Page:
Among those selections, you will need to include a CFP Board-Registered program, as either your major or minor. The CFP, or Certified Financial Planner, is a key industry credential that requires a bachelor’s degree to earn. But it also requires that you study 9 different key subject areas, ranging from ethics to trust planning, for 15 credits of specific coursework. A Board-Registered program is guaranteed to include that key qualification.
Check out our comprehensive list of Financial Planning Bachelor’s Degrees to launch your career in Financial Planning
Master’s Degrees for Financial Planners
Not everyone is content to stop at the bachelor’s degree level. Planners with the highest level of ambition, who want to land the most demanding, most lucrative clients, who want to sit at the big table in the top planning firms, go on to earn a two-year master’s degree as well.
Master’s programs give you the kind of in-depth training that you need to make some of the hardest calls in the industry. They are available in all the same major areas as bachelor’s programs, but they dive deeper and go further into theory and substance than at the undergrad level. You’ll take on independent research projects, participate in deep discussions with professors and current business leaders, spend time in internships working at top firms. You’ll take apart how the financial industry works in your head and put it back together again… better, with greater understanding, and new ideas on how to make it work to your clients’ advantage.
And if you failed to pick up the required credits for a CFP as an undergrad, you can also find master’s programs that are Board-Registered, so a master’s is the perfect choice for anyone transitioning into planning work coming from outside the industry.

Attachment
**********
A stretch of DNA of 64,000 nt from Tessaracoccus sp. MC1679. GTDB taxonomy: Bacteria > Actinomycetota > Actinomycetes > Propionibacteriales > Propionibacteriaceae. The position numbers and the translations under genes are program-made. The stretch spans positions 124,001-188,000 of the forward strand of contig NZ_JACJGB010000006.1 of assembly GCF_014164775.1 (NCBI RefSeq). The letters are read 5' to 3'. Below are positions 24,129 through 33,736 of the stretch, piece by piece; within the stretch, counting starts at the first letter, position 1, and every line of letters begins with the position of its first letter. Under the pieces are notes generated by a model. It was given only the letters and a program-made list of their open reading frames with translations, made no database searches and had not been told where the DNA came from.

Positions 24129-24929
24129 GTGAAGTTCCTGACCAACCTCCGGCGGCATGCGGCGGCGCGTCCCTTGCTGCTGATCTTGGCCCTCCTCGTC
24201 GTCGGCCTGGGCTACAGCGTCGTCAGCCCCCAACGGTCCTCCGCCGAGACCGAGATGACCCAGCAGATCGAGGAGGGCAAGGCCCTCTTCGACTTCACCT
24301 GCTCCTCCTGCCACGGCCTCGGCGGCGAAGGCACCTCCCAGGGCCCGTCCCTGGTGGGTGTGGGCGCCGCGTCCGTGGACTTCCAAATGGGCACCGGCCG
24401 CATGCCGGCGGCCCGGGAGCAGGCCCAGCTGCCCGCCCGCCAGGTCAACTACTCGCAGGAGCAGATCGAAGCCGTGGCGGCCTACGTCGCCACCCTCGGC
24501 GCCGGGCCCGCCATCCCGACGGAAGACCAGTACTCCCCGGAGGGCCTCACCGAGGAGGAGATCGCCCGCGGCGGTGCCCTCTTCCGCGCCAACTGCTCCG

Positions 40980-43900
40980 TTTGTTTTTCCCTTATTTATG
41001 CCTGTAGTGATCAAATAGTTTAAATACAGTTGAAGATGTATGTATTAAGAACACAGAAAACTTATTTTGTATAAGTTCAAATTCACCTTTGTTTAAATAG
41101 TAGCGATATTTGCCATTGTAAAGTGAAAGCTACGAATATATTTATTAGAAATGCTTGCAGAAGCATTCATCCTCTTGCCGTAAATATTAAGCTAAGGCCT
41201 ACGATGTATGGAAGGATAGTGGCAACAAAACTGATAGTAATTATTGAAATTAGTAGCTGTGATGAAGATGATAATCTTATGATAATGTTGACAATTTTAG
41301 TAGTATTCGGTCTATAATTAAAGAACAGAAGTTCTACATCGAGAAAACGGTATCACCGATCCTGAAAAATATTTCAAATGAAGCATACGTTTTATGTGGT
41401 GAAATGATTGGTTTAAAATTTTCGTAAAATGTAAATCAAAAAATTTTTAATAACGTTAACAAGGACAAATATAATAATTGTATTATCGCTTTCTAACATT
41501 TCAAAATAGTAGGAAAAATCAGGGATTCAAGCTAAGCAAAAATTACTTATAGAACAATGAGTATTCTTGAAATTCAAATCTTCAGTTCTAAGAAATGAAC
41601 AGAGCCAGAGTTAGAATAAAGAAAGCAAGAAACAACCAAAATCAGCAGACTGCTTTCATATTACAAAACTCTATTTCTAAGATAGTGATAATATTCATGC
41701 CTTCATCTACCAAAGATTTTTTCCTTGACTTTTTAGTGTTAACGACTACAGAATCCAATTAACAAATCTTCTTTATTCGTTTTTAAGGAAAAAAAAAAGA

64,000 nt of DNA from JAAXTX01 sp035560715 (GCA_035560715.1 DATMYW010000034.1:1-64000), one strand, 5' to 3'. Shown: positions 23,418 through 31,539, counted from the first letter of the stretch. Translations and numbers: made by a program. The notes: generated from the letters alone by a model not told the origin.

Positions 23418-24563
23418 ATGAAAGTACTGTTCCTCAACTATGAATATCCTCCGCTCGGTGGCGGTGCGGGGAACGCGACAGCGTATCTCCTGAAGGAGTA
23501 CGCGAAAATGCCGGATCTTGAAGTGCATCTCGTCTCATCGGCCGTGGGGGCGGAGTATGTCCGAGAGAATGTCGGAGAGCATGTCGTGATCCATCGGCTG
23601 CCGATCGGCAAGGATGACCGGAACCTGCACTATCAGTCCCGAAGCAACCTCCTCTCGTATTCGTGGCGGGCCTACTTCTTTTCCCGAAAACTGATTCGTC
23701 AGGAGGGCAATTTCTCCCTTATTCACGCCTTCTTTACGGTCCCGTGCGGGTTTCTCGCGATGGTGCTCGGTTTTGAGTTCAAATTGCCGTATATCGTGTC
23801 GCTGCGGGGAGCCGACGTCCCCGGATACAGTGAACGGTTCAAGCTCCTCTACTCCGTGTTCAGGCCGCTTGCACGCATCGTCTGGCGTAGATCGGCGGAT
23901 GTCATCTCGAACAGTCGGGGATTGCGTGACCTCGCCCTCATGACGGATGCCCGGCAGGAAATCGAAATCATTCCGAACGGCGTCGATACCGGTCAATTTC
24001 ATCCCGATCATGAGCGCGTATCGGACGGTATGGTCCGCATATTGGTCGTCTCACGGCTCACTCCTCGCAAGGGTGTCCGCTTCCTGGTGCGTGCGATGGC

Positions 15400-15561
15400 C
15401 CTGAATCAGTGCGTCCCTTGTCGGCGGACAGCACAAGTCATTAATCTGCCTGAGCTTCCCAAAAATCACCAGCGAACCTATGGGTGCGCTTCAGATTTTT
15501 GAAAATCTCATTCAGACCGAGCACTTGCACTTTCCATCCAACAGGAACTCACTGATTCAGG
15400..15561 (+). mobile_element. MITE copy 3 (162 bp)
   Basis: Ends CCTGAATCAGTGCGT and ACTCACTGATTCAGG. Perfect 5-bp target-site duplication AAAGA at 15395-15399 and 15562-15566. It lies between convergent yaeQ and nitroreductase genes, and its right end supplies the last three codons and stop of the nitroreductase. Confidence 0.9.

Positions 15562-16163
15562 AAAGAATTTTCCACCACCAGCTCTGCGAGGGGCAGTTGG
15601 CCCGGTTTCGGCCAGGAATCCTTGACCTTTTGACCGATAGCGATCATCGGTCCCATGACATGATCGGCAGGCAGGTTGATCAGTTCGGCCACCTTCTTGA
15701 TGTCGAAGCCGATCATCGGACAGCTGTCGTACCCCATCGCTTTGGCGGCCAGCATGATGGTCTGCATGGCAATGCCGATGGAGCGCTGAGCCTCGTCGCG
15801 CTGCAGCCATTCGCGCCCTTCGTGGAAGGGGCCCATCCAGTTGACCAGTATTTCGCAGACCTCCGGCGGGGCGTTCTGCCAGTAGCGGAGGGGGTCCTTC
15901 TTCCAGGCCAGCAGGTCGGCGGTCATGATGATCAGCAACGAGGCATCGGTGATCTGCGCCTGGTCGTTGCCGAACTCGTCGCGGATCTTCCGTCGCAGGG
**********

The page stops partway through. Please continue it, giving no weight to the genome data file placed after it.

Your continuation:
Check out our comprehensive list of Financial Planning Master’s Degrees to launch your career in Financial Planning
Selecting an Accredited Degree Program
At every level of college, accreditation is important. You typically don’t think about this independent, third-party evaluation of scholastic programs because it’s so completely typical for American schools to hold it as a matter of course.
But those are general accreditations, the regular evaluations made by the six major regional accrediting bodies that look at overall academic standards. When you are getting into a field as specialized as financial planning, you also want to find a degree or school that holds a specialty accreditation in business or accounting as offered by one of these three agencies:
- Accreditation Council for Business Schools and Programs (ACBSP)
- International Assembly for Collegiate Business Education (IACBE)
- Association to Advance Collegiate Schools of Business (AACSB)
That’s because they go beyond the typical considerations and look into the specific business-oriented aspects of the education on offer. That means evaluating ties to the local business community, ensuring professors have the right kinds of experience, and making sure the curriculum being offered is delivering the right skills for the modern business environment.
Enrolling in a FinTech Bootcamp for Financial Planning
A college degree is an excellent first step on your path into financial planning, but it won’t be the last one. The profession is being rocked by new developments all the time, and staying current will be a constant part of your value to clients. Right now, that means getting up to speed in the exciting field of fintech. One of your best options for doing so is by enrolling in a fintech bootcamp.